How do I feel when I come here, I study, I put all my power and knowledge into your university, into you, as a country and I for example reach the airport and I get told I can’t travel to Kuwait because I have a temporary passport? Funny thing that your police has no idea and it is all due to the great, Turkish Airlines. Even more funny is that your embassy in Kuwait (who’s made up of great people, really), says that it is like this for those people who have no one in Kuwait and have no connection with the country, not for me, who has lived there for about half of my life.

How to feel when at first I’m so excited about leaving, seeing my family there, my friends.. the places and then I just can’t?

How?

How is that?

Is this equality?

No.

The lifestyle of the people who live or lived outside you, and came back, whether they came back for good or for a limited period, is not the same with the lifestyle of the people who did not leave you. 

 

 

With love, but sadness,

Alexandra.

A very nationalistic citizen, who loves you more than anything and who is very proud with you, but who is hurt and disappointed by the treatment she receives here.

 

2 thoughts on “A letter to Romania

  1. This is a very awful treatment one can get from his/her country of origin.
    I mean they should treat those who are living outside Romania even better to gain their trust in a way that maybe those proffisional ppl working overseas come back and benifit Romania.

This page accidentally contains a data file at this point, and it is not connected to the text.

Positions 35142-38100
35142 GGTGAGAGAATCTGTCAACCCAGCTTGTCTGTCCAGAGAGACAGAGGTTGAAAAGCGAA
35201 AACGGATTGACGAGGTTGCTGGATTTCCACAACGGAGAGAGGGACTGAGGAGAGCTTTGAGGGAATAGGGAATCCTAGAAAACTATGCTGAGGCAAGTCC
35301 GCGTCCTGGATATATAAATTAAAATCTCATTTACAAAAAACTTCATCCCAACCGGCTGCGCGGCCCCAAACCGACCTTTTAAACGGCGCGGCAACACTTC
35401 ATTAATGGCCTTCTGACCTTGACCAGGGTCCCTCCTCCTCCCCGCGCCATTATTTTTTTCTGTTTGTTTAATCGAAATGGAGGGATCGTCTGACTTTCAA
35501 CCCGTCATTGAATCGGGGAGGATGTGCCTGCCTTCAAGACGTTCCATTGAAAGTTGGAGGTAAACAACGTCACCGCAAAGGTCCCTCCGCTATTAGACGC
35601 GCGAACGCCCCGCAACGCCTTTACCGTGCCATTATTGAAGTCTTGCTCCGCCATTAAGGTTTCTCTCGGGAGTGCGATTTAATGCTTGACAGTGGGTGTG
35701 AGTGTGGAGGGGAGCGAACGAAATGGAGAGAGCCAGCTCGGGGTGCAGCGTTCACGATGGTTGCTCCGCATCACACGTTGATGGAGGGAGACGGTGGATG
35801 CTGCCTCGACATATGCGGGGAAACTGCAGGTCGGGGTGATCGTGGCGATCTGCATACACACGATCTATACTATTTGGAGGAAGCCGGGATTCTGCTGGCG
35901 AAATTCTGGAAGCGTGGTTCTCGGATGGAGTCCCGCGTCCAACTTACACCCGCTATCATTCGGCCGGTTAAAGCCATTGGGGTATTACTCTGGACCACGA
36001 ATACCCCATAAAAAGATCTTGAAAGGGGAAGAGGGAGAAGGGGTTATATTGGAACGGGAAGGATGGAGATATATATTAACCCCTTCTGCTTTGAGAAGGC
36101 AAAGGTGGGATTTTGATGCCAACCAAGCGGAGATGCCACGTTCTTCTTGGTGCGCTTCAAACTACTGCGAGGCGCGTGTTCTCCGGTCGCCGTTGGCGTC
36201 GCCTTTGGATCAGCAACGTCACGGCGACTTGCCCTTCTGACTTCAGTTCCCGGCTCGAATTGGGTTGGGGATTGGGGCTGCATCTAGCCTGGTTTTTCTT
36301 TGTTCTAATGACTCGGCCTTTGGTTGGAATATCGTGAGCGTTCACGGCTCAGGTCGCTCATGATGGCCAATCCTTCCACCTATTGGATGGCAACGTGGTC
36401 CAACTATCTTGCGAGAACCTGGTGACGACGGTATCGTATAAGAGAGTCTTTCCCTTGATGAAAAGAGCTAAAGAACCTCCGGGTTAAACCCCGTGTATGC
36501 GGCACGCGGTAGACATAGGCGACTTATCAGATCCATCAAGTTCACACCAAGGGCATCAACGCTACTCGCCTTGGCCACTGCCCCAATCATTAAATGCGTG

Your words made me go straight to google maps to check where exactly Romania is. I think Romania is like Ukraine. It got its democracy very late may be that’s why ppl there still cruel or just can’t get out of there past.

    My father traveled to Ukraine once. That three years ago if I recall that right. He planned to stay there for two week but he returned after four days because of the corruption and bad ppl there. I don’t know if Romania’s the same but you remaind me of that.

    Moreover, your words made me thinking that society I’m in isn’t that bad. I mean maybe it’s bad but it could be worse. So it’s good .
    The ppl in Kuwait pay a huge respect for the western ppl that’s a good point

    And it appeared you’re too good for your country. I hate being around ppl who use my kindness for their own personal benefits. I encountered many selfish ppl here. The sad part is that one would not realize that he is dealing with such ppl until he get somthing like a slap in the face
    But I believe in being kind all the way. So I stay kind. And you should stay the unspoiled naive and innocent, the way you are. Cause it’s the way to change the world and at least the way to find good friends

    I hope you come back anytime soon and enjoy family and friends 🙂

    1. Due to the fact that Romania’s Communist regime only fell a bit over 20 years ago, the people are still endocrynated with that weird mentality and they are only for themselves, trying to suck all your resources and energy as I have mentioned in the post.

      Not all people are bad and to be honest, you can’t really blame them, but the society they live in. But I really didn’t expect it to be that way.. I mean, it’s weird.

      For sure Kuwait’s society isn’t that bad, matter of fact, I felt like home there and I will always be divided into two countries because God chose half of my life to be spent in Romania, while the other half in Kuwait.

      I’ve been used back there too, but I mean, one would expect that as they are in a foreign country, but to go through this in your home country too? Isn’t it too much?

      That’s actually my wish, to change the world. But it’s sad when I see that there aren’t too many people who share my views. There are a lot who wish to change the world, but in the cliche kinda way. I want it for real and I’ve always tried to do so.

      Thank you so much for your beautiful comment, this and all of them. They really mean a lot to me, as they are very supportive.
      Hope to come home soon and spend as much time with my dear ones!

      3eed Mbarak!